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KOLKATA: Edible oil imports may drop this year because of working capital issues, currency weakness and higher duty on palm oil, industry executives said. “Earlier, banks would give an additional 60-90 days window to edible oil importers beyond the stipulated 120-days time to repay the working capital loans. But that has completely stopped after the alleged PNB scam surfaced,” said Angshu Mallick, chief operating officer of Adani Wilmar, which markets oil under the brand name Fortune. “Banks have tightened liquidity to the sector. The market is on a waitand-watch mode.”

According to Mallick, tightening of credit flow to the sector has also resulted in reduction of inventory level in the market.

“No one is keen to hold back stock. They are trying to liquidate it at the earliest so that repayment to the banks does not get affected,” he said.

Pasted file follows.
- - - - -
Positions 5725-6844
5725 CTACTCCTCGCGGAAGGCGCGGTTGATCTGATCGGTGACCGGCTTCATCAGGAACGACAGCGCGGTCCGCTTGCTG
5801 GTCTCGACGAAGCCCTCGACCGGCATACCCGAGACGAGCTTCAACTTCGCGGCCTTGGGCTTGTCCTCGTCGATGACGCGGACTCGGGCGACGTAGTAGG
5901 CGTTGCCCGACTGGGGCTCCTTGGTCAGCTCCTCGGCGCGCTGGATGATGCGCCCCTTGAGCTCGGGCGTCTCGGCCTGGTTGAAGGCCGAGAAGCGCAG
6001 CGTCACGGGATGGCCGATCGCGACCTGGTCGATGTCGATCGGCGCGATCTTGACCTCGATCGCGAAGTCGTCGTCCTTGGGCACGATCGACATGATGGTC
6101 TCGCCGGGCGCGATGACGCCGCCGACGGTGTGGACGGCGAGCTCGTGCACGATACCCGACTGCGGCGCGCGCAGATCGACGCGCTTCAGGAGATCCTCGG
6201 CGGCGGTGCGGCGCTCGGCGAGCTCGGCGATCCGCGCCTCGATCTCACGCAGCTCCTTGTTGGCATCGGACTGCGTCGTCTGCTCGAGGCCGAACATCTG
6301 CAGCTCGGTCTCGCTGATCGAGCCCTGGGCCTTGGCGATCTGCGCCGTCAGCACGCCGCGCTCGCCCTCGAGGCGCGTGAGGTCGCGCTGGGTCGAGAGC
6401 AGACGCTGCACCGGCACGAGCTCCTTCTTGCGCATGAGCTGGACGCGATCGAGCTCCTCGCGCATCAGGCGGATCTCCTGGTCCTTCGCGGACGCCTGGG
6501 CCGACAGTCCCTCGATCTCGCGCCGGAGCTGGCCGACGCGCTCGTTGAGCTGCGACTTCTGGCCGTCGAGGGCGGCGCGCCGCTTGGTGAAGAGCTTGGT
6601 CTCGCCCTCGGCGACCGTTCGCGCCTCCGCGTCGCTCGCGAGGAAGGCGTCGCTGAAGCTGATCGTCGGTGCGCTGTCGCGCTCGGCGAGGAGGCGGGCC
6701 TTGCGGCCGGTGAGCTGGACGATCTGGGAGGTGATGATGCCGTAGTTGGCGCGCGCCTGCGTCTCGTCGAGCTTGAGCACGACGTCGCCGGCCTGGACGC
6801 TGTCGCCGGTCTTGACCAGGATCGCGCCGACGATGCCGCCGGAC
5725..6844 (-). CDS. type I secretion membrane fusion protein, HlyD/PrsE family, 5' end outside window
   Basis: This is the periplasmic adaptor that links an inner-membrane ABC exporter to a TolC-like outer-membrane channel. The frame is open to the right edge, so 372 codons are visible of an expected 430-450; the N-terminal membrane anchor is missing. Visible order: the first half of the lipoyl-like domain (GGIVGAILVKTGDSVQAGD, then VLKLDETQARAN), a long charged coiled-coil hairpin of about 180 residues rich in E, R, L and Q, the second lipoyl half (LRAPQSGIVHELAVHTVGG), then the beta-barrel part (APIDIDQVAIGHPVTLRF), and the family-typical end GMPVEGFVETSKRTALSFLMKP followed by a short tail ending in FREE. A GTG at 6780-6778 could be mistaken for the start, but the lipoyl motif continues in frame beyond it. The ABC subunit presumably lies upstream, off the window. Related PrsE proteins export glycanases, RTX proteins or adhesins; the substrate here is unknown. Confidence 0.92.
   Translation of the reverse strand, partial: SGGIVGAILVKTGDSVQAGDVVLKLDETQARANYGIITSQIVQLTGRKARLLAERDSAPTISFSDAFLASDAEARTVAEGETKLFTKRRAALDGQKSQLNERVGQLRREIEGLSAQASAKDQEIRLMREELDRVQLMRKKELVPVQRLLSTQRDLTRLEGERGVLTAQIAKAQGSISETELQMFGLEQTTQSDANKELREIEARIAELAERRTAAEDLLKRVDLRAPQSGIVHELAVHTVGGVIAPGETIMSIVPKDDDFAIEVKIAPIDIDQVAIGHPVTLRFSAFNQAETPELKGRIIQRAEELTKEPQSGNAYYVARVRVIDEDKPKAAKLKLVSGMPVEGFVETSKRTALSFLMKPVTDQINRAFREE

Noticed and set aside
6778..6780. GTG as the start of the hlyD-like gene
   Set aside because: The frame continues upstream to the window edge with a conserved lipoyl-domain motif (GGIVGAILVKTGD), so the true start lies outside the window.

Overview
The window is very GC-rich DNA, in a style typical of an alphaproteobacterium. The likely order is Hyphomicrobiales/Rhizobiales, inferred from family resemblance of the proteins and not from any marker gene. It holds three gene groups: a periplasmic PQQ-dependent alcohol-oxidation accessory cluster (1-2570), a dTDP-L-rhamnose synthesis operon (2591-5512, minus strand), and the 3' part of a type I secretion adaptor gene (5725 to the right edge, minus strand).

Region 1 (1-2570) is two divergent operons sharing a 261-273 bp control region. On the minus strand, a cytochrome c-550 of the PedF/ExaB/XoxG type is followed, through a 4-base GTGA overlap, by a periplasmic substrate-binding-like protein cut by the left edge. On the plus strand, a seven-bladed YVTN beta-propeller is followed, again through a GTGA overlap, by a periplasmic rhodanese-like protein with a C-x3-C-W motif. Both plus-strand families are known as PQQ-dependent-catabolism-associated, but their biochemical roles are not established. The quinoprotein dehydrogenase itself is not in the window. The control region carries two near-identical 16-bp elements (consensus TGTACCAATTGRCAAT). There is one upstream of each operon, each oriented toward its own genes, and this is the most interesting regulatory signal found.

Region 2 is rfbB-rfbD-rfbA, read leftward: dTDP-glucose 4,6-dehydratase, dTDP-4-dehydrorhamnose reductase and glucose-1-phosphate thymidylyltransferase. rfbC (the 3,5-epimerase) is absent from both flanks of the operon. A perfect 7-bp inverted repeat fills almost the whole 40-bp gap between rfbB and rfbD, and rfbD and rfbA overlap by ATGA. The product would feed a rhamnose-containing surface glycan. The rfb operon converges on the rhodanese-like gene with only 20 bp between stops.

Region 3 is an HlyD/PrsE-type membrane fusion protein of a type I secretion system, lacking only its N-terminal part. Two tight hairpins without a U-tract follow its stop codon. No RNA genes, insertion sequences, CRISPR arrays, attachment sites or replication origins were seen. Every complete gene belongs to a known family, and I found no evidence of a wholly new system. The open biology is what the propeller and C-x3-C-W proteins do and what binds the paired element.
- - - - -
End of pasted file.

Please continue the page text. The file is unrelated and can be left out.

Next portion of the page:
Palm oil is the most widely consumed edible oil in the country, accounting for nearly 63 per cent of the countrys vegetable oil imports. Last March, the government raised import duty on crude palm oil to 44 per cent from 30 per cent and that on refined palm oil to 54 per cent from 40 per cent. This increase has affected its consumption in the country.

The move reduced the price difference between soya oil and palm oil. While palm oil is available in retail stores at Rs 74-75 per litre, soya oil fetches Rs 77-78 per litre. Although the industry is seeing a 10-15 per cent shift from palm oil to soya oil, consumption of palm oil in the lower stratum of the society may take a hit due to the price rise.

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